Researchers have found that most abnormal Pap smears are due to the woman having been exposed to a virus called the human papilloma virus, usually at an early age.  The cells of the cervix are most susceptible to the harmful effects of this virus during a woman’s teenage years.  It is not uncommon for women in their early 20's to develop severe changes or even cancer.  This is especially true for smokers, because smoking decreases a woman's folic acid and reduces the cells' resistance to these changes. 


A woman should have a Pap smear each year along with a general exam.  After three normal Paps, their frequency can be reduced. 





The harm caused by concussions is coming under greater scrutiny in recent years. A concussion is diagnosed if a head injury causes a temporary change in brain function, which can range from confusion to loss of consciousness after an injury.


The most common concern is the damage that is done to the brain by repeated concussions. Even a single concussion is harmful, but when there are multiple concussions, the damage can increase exponentially.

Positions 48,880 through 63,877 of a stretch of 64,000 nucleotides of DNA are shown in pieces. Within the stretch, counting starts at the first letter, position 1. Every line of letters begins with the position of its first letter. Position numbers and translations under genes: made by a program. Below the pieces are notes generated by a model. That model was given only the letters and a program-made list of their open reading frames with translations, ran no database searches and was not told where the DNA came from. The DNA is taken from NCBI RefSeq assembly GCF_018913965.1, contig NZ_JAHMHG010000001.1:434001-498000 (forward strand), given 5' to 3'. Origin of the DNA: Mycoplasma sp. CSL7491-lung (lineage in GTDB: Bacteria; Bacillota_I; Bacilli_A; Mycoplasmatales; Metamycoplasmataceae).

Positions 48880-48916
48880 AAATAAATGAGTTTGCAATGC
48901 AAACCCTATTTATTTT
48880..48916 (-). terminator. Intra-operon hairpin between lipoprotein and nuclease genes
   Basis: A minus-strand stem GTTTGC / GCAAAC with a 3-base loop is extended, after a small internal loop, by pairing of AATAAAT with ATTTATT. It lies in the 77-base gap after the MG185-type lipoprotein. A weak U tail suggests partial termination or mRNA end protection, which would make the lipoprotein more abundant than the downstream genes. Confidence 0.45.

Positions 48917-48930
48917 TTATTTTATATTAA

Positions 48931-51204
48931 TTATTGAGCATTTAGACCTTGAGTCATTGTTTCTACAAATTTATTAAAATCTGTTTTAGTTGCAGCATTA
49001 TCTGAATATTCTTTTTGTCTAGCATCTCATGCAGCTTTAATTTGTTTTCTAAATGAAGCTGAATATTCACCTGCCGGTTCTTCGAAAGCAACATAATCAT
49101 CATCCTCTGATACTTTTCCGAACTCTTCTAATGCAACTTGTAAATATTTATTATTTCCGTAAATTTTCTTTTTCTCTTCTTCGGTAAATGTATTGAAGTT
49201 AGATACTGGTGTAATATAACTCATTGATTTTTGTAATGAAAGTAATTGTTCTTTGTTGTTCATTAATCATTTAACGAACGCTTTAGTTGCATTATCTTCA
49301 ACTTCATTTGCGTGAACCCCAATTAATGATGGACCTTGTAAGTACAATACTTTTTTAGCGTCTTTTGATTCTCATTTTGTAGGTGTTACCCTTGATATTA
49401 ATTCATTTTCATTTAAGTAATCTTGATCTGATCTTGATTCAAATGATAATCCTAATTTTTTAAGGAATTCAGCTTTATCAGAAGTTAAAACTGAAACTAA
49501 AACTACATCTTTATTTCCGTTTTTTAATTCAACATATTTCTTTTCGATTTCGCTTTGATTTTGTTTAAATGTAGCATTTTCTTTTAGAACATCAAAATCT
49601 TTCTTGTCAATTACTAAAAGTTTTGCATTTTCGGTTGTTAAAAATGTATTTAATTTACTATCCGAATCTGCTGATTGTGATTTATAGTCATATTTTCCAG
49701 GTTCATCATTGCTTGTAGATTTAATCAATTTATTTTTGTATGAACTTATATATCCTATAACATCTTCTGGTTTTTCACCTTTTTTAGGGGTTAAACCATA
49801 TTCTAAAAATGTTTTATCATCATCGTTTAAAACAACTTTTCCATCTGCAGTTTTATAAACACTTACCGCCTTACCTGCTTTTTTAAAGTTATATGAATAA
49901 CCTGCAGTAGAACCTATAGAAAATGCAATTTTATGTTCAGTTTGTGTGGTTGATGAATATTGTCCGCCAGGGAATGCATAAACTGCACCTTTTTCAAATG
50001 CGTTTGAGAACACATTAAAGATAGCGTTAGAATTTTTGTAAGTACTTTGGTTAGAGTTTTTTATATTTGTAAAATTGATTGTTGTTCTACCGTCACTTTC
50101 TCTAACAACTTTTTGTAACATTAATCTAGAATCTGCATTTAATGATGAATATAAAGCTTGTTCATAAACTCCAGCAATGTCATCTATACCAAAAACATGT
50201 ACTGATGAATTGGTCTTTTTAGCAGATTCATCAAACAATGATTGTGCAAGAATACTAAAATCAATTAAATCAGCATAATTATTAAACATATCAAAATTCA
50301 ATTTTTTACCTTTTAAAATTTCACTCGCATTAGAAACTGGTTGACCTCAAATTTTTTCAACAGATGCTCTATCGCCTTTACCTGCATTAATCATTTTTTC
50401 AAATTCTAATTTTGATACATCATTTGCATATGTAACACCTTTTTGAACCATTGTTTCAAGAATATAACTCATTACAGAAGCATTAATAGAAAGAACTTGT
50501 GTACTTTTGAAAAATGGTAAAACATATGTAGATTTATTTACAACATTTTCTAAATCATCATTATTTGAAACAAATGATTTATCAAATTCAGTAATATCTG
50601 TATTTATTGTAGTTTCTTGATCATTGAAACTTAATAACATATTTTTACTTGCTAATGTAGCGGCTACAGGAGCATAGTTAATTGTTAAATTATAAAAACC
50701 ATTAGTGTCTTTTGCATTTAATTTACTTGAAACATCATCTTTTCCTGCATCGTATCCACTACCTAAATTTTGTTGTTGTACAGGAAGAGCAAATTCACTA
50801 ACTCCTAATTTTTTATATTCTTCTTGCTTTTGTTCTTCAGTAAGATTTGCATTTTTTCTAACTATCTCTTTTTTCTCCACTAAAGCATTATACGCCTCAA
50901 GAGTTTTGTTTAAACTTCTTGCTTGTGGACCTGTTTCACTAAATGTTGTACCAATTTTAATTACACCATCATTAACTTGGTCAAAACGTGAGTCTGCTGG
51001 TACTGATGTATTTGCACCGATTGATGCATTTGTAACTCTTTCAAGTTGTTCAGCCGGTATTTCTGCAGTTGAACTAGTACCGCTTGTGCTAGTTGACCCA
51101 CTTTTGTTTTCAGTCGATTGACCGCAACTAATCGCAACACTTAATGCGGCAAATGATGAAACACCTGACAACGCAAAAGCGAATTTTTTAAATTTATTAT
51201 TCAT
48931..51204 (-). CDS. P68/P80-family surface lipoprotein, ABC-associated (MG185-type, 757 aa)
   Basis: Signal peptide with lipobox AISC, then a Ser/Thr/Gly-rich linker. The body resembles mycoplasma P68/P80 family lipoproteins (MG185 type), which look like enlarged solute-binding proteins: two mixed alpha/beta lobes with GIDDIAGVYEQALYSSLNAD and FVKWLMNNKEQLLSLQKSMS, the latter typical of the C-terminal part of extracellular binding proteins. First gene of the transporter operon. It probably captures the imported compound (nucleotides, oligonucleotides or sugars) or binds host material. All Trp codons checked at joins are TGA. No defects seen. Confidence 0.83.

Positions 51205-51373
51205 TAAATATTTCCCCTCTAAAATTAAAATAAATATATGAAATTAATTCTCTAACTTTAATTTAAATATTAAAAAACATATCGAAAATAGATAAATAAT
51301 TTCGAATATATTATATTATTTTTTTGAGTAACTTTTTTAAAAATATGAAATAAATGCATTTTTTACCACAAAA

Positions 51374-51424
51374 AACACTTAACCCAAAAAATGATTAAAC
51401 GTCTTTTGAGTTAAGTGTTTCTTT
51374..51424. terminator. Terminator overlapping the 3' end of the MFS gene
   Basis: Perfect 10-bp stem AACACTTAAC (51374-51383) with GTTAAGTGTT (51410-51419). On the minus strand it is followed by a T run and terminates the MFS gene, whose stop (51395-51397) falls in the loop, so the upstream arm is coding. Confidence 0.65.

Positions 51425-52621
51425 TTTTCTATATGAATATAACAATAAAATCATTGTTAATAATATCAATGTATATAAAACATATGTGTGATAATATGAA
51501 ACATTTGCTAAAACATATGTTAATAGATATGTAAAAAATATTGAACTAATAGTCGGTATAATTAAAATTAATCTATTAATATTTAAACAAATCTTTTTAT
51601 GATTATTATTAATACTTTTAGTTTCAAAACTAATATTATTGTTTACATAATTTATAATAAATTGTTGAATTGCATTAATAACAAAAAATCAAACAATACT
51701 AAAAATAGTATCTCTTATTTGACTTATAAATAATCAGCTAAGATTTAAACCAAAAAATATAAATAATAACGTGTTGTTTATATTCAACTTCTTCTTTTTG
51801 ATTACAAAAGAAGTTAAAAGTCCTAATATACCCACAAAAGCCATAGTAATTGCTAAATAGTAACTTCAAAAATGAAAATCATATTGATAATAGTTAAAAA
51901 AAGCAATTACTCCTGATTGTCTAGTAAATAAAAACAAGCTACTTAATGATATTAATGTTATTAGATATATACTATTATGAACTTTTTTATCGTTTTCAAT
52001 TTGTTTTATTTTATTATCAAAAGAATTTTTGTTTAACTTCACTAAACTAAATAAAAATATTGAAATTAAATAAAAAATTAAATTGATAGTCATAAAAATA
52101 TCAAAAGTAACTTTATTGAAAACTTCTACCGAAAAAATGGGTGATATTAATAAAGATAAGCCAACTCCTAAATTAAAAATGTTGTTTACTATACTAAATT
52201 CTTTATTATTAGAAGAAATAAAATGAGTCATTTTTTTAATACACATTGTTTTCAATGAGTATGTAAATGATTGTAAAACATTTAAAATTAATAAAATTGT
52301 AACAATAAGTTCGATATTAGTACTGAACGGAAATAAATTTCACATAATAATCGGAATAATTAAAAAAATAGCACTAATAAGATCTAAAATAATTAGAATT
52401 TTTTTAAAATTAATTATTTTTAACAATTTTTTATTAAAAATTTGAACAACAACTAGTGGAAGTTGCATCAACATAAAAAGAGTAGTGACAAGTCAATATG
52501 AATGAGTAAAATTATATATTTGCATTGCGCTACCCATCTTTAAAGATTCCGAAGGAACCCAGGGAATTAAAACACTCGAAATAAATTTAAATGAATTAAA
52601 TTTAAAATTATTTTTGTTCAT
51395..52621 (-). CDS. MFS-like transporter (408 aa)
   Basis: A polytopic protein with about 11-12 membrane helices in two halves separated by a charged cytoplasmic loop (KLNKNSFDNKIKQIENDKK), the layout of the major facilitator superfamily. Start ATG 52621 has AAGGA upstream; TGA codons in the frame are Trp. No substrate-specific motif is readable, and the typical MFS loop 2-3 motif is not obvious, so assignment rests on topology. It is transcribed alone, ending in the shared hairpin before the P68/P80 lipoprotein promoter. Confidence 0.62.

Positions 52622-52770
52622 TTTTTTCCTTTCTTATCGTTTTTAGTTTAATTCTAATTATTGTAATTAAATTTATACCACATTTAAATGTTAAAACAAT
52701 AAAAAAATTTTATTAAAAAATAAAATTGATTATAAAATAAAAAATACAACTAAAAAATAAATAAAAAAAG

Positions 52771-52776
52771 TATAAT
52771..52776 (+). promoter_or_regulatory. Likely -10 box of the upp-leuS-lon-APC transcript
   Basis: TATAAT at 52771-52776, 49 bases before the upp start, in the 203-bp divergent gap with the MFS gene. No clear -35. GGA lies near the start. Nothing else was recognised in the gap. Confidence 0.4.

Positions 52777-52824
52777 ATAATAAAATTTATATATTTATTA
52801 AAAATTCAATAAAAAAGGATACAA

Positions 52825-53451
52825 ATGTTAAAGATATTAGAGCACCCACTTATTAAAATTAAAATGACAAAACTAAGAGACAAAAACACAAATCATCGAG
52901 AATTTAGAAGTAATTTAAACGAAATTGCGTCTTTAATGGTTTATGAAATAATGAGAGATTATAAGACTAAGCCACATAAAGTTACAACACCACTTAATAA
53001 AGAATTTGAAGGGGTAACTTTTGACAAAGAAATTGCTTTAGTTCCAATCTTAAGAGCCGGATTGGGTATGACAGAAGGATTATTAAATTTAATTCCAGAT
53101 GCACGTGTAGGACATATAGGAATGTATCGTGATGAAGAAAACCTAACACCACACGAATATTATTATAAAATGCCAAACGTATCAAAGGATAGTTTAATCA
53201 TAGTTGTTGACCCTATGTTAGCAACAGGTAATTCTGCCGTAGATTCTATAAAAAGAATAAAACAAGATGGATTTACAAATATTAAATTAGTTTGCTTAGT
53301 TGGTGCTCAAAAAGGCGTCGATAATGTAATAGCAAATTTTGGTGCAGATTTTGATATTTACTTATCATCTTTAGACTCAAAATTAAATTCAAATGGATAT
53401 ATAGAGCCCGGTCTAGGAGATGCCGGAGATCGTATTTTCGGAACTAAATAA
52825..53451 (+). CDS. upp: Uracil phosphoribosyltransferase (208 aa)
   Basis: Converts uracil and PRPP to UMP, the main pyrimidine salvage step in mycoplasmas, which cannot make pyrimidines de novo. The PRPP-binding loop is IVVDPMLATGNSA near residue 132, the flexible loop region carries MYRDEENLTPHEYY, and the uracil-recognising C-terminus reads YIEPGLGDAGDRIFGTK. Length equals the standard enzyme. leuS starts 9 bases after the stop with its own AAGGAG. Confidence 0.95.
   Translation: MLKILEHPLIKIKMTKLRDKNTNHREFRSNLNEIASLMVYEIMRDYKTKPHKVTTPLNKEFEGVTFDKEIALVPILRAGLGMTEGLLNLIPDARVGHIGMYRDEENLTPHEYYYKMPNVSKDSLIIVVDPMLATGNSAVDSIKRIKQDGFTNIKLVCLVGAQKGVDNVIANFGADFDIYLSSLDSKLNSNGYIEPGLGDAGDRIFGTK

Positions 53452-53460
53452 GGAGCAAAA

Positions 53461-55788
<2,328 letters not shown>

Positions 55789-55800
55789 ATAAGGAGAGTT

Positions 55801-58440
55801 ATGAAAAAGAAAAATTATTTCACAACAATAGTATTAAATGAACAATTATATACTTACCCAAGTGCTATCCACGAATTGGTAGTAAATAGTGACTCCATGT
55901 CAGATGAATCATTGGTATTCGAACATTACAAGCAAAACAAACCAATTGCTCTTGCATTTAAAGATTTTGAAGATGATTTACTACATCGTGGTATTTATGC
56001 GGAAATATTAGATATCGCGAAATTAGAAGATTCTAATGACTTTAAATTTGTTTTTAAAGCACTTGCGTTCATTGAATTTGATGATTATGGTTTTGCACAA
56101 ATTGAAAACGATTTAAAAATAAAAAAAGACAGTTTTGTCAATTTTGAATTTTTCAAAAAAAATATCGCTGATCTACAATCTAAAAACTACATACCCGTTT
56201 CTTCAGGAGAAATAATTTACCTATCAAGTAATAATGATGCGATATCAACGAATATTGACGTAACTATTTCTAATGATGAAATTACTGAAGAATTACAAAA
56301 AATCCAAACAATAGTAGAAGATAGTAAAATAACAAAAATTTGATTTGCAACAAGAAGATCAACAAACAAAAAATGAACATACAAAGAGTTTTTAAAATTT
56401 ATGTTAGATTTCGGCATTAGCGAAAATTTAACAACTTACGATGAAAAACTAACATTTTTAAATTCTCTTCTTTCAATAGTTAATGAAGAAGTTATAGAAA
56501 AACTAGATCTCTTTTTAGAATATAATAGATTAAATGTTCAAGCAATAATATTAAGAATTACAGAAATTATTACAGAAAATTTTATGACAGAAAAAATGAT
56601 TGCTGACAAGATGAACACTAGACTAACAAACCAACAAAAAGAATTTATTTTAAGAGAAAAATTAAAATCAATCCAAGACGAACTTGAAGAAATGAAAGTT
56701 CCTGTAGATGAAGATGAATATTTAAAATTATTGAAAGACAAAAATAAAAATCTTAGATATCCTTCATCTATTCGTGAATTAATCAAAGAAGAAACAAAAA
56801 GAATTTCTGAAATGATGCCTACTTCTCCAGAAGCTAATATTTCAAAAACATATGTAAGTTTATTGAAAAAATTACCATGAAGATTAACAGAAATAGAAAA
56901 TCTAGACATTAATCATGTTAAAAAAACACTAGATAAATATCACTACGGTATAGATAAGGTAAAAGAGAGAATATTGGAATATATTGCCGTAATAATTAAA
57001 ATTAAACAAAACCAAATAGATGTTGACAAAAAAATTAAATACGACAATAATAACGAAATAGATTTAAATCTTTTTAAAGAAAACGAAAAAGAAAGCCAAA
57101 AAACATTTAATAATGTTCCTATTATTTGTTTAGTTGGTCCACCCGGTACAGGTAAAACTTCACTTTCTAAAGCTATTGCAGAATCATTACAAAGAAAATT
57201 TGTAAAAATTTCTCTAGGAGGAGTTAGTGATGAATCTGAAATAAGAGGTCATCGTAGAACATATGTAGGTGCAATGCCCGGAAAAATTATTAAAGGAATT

Doctors do not have a good way to measure the harm done by a single concussion or from subsequent concussions, nor do they have a good way to predict who will have the greatest problems. Some studies show that genetics may play a role. In one study, carriers of a certain gene were found to have the most damage from concussions.


More studies need to be done to determine who is the most susceptible to the harm from concussions and who, if anyone, is spared from the complications.


Concussions are most common in contact sports such as football. Statistics show that 10-20% of high school football players have a concussion during the season, making it a very important problem. Many athletes have more than one per season. Unfortunately, no one knows how many concussions is too many, so safe standards can not be determined yet.


Many doctors believe that three or four lifetime concussions should be a maximum number before an athlete is disqualified from high risk sports, especially if each concussion becomes increasingly severe or if it takes less and less trauma to cause a concussion.